Wed, Sep 17, 2014 ●
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Delaying retirement has financial, social benefits

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Delaying retirement has financial, social benefits

The need to save for retirement is something professionals start hearing about from the moment they begin their careers. Whether it's parents extolling the virtues of retirement plans or employers who encourage their employees to take advantage of their retirement programs, saving for retirement is never far from the minds of professionals.

As important as such savings can be, many workers are deciding to delay their retirements. As much as men and women envision retiring to a faraway seaside villa for their golden years, such retirements are not terribly common, and many older workers have begun to recognize the economic and social benefits of delaying retirement. Those undecided about when they want to say goodbye to the office should consider the following benefits to delaying retirement.

• Fewer years to worry about financing your lifestyle. Thanks to advancements in medicine and more and more people living healthier lifestyles, men and women are now living longer than in years past. While living longer, healthier lives is a plus, it does have an effect on retirement. Because people can now expect to live longer, they must ensure their money lasts long enough. By delaying retirement, men and women will have fewer retirement years to finance.

• More chances to save money. It might be your dream to retire early, but you could be doing yourself a great disservice by ending your career prematurely. Men and women at or near the end of their careers are often making more money than they ever have, which enables them to save more than they have in the past, especially if children are full grown and supporting themselves. Take advantage of these high-salary years, even if it means working an extra few years. If you do, when you retire you could have substantially more in savings than you would have had you retired early.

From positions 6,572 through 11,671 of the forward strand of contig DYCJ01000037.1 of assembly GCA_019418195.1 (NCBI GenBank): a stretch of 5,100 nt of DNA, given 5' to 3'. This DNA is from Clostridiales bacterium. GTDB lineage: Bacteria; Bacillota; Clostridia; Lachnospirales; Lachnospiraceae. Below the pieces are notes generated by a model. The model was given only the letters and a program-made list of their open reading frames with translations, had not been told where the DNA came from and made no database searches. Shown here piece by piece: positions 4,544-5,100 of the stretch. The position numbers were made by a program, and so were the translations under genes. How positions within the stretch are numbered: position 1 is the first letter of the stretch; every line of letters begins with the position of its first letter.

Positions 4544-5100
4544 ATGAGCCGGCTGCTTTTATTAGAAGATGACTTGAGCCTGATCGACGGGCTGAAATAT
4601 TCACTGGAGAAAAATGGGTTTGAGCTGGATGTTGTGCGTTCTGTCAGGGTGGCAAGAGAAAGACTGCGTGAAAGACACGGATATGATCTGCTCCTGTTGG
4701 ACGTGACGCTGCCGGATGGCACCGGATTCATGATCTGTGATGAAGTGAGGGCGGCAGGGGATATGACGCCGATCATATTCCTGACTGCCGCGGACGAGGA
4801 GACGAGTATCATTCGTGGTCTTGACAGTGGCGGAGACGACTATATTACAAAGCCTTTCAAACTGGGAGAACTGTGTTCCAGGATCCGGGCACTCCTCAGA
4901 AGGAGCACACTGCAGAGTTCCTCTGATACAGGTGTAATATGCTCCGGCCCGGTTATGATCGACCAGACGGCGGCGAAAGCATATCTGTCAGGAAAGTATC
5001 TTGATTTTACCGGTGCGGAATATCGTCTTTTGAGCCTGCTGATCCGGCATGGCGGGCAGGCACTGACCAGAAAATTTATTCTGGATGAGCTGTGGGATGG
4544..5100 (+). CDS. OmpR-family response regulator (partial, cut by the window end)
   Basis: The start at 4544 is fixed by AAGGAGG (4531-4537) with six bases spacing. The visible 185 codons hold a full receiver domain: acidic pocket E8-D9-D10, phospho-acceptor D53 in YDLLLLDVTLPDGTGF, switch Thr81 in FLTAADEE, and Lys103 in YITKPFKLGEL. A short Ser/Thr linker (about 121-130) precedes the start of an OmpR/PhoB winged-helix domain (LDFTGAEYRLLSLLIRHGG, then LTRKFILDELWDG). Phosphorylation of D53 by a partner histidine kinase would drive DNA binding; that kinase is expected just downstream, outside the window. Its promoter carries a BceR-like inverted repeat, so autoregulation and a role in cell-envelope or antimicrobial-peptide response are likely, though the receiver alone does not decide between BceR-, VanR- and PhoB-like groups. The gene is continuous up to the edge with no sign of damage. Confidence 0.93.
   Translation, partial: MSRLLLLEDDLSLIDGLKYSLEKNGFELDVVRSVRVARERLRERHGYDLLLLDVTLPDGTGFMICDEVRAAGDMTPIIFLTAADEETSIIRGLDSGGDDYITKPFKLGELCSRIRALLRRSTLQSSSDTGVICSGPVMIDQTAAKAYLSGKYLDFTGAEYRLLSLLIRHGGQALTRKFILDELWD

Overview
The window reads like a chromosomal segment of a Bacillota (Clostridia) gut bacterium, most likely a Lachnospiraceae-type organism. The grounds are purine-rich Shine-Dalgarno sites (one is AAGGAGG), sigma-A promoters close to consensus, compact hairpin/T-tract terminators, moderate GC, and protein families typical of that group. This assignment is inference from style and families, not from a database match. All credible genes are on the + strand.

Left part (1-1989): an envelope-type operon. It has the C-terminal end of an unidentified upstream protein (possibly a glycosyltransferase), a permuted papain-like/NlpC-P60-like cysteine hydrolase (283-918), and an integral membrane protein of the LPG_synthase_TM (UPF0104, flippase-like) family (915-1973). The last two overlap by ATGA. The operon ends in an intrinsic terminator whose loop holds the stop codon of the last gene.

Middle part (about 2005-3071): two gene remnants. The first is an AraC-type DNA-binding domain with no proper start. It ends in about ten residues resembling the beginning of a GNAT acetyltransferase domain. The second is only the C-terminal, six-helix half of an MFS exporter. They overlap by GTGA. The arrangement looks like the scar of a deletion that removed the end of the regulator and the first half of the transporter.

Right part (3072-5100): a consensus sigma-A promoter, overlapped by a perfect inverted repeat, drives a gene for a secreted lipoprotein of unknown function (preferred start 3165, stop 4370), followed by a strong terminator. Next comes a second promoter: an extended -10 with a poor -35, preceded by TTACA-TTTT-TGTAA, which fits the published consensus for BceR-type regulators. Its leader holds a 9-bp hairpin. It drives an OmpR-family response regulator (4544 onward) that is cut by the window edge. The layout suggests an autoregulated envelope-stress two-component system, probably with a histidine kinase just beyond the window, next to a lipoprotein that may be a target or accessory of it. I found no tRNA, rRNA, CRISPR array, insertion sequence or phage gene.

• Stay socially active. In addition to economic benefits, delaying retirement has social benefits as well. Many people get the bulk of their social interaction with colleagues and coworkers. When men and women retire, these opportunities for social interaction can dwindle rather quickly, and it's not uncommon for retirees to battle feelings of isolation. Delaying retirement allows you to easily maintain contact with friends and colleagues, and can lead to a better quality of life.

• The chance to give back. Many older professionals view retirement as being put out to pasture, where their years or experience aren't utilized. However, individuals who delay retirement can use their extra years around the office as an opportunity to leave a legacy for the next generation. This is something professionals find especially valuable as their retirement draws nearer and they want to leave a lasting mark, be it on their company, within their industry or in the community in which their company operates. Delaying retirement provides more time to build this legacy, and can create a greater sense of fulfillment when men and women do decide to retire.

Delaying retirement is growing increasingly popular. Men and women often see it as a chance to build a bigger nest egg and leave a more lasting legacy within their company and community.

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More and more men and women are choosing to delay their retirement, a decision that has both economic and social benefits.